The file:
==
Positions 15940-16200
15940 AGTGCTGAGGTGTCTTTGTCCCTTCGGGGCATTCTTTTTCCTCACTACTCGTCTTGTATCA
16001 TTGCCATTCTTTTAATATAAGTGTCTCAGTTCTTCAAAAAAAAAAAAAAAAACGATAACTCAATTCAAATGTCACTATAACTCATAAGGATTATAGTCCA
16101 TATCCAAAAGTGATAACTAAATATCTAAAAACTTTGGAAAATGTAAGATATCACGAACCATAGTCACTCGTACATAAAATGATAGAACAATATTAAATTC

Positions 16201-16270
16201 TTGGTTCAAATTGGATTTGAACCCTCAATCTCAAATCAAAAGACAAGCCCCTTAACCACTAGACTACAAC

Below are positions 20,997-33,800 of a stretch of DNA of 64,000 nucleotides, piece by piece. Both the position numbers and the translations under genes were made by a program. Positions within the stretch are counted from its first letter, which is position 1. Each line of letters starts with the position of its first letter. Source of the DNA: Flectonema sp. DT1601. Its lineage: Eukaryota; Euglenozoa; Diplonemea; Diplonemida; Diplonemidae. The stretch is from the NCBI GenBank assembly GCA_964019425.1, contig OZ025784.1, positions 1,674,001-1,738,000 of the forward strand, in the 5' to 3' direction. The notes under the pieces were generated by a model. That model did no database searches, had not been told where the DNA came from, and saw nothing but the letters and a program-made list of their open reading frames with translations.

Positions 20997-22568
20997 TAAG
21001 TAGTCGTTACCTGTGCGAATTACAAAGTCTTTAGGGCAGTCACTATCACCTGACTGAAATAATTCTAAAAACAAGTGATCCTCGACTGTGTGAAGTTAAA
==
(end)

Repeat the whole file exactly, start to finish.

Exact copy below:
Positions 15940-16200
15940 AGTGCTGAGGTGTCTTTGTCCCTTCGGGGCATTCTTTTTCCTCACTACTCGTCTTGTATCA
16001 TTGCCATTCTTTTAATATAAGTGTCTCAGTTCTTCAAAAAAAAAAAAAAAAACGATAACTCAATTCAAATGTCACTATAACTCATAAGGATTATAGTCCA
16101 TATCCAAAAGTGATAACTAAATATCTAAAAACTTTGGAAAATGTAAGATATCACGAACCATAGTCACTCGTACATAAAATGATAGAACAATATTAAATTC

Positions 16201-16270
16201 TTGGTTCAAATTGGATTTGAACCCTCAATCTCAAATCAAAAGACAAGCCCCTTAACCACTAGACTACAAC

Below are positions 20,997-33,800 of a stretch of DNA of 64,000 nucleotides, piece by piece. Both the position numbers and the translations under genes were made by a program. Positions within the stretch are counted from its first letter, which is position 1. Each line of letters starts with the position of its first letter. Source of the DNA: Flectonema sp. DT1601. Its lineage: Eukaryota; Euglenozoa; Diplonemea; Diplonemida; Diplonemidae. The stretch is from the NCBI GenBank assembly GCA_964019425.1, contig OZ025784.1, positions 1,674,001-1,738,000 of the forward strand, in the 5' to 3' direction. The notes under the pieces were generated by a model. That model did no database searches, had not been told where the DNA came from, and saw nothing but the letters and a program-made list of their open reading frames with translations.

Positions 20997-22568
20997 TAAG
21001 TAGTCGTTACCTGTGCGAATTACAAAGTCTTTAGGGCAGTCACTATCACCTGACTGAAATAATTCTAAAAACAAGTGATCCTCGACTGTGTGAAGTTAAA